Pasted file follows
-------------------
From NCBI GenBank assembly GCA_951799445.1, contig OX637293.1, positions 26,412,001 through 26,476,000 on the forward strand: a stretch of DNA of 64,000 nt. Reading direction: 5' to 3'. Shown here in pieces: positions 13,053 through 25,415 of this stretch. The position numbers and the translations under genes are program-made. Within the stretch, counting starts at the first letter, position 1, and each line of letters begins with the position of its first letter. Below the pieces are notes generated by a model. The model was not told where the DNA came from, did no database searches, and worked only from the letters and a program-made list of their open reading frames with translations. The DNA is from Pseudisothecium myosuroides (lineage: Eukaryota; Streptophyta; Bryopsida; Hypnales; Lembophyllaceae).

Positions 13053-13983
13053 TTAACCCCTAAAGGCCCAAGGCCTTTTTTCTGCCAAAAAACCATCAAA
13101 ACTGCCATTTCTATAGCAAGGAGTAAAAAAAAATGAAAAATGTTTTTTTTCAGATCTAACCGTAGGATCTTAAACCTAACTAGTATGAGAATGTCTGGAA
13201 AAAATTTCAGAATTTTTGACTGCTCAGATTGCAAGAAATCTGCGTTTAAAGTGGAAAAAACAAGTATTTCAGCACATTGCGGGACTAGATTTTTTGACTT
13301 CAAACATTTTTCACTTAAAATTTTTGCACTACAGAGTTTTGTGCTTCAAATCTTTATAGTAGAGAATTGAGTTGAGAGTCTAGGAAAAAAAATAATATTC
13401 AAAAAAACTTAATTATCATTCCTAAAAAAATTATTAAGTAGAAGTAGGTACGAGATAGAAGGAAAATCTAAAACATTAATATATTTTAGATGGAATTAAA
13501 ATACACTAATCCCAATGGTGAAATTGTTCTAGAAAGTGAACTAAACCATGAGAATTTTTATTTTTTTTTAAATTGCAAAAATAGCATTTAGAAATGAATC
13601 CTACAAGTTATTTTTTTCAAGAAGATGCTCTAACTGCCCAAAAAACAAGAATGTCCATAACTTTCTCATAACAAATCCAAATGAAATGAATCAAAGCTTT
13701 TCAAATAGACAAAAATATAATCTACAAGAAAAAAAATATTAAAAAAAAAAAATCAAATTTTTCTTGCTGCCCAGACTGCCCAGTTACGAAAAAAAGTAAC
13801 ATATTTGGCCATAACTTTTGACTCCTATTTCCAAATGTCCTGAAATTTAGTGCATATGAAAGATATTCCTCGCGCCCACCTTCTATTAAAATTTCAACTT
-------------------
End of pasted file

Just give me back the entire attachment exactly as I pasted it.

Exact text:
From NCBI GenBank assembly GCA_951799445.1, contig OX637293.1, positions 26,412,001 through 26,476,000 on the forward strand: a stretch of DNA of 64,000 nt. Reading direction: 5' to 3'. Shown here in pieces: positions 13,053 through 25,415 of this stretch. The position numbers and the translations under genes are program-made. Within the stretch, counting starts at the first letter, position 1, and each line of letters begins with the position of its first letter. Below the pieces are notes generated by a model. The model was not told where the DNA came from, did no database searches, and worked only from the letters and a program-made list of their open reading frames with translations. The DNA is from Pseudisothecium myosuroides (lineage: Eukaryota; Streptophyta; Bryopsida; Hypnales; Lembophyllaceae).

Positions 13053-13983
13053 TTAACCCCTAAAGGCCCAAGGCCTTTTTTCTGCCAAAAAACCATCAAA
13101 ACTGCCATTTCTATAGCAAGGAGTAAAAAAAAATGAAAAATGTTTTTTTTCAGATCTAACCGTAGGATCTTAAACCTAACTAGTATGAGAATGTCTGGAA
13201 AAAATTTCAGAATTTTTGACTGCTCAGATTGCAAGAAATCTGCGTTTAAAGTGGAAAAAACAAGTATTTCAGCACATTGCGGGACTAGATTTTTTGACTT
13301 CAAACATTTTTCACTTAAAATTTTTGCACTACAGAGTTTTGTGCTTCAAATCTTTATAGTAGAGAATTGAGTTGAGAGTCTAGGAAAAAAAATAATATTC
13401 AAAAAAACTTAATTATCATTCCTAAAAAAATTATTAAGTAGAAGTAGGTACGAGATAGAAGGAAAATCTAAAACATTAATATATTTTAGATGGAATTAAA
13501 ATACACTAATCCCAATGGTGAAATTGTTCTAGAAAGTGAACTAAACCATGAGAATTTTTATTTTTTTTTAAATTGCAAAAATAGCATTTAGAAATGAATC
13601 CTACAAGTTATTTTTTTCAAGAAGATGCTCTAACTGCCCAAAAAACAAGAATGTCCATAACTTTCTCATAACAAATCCAAATGAAATGAATCAAAGCTTT
13701 TCAAATAGACAAAAATATAATCTACAAGAAAAAAAATATTAAAAAAAAAAAATCAAATTTTTCTTGCTGCCCAGACTGCCCAGTTACGAAAAAAAGTAAC
13801 ATATTTGGCCATAACTTTTGACTCCTATTTCCAAATGTCCTGAAATTTAGTGCATATGAAAGATATTCCTCGCGCCCACCTTCTATTAAAATTTCAACTT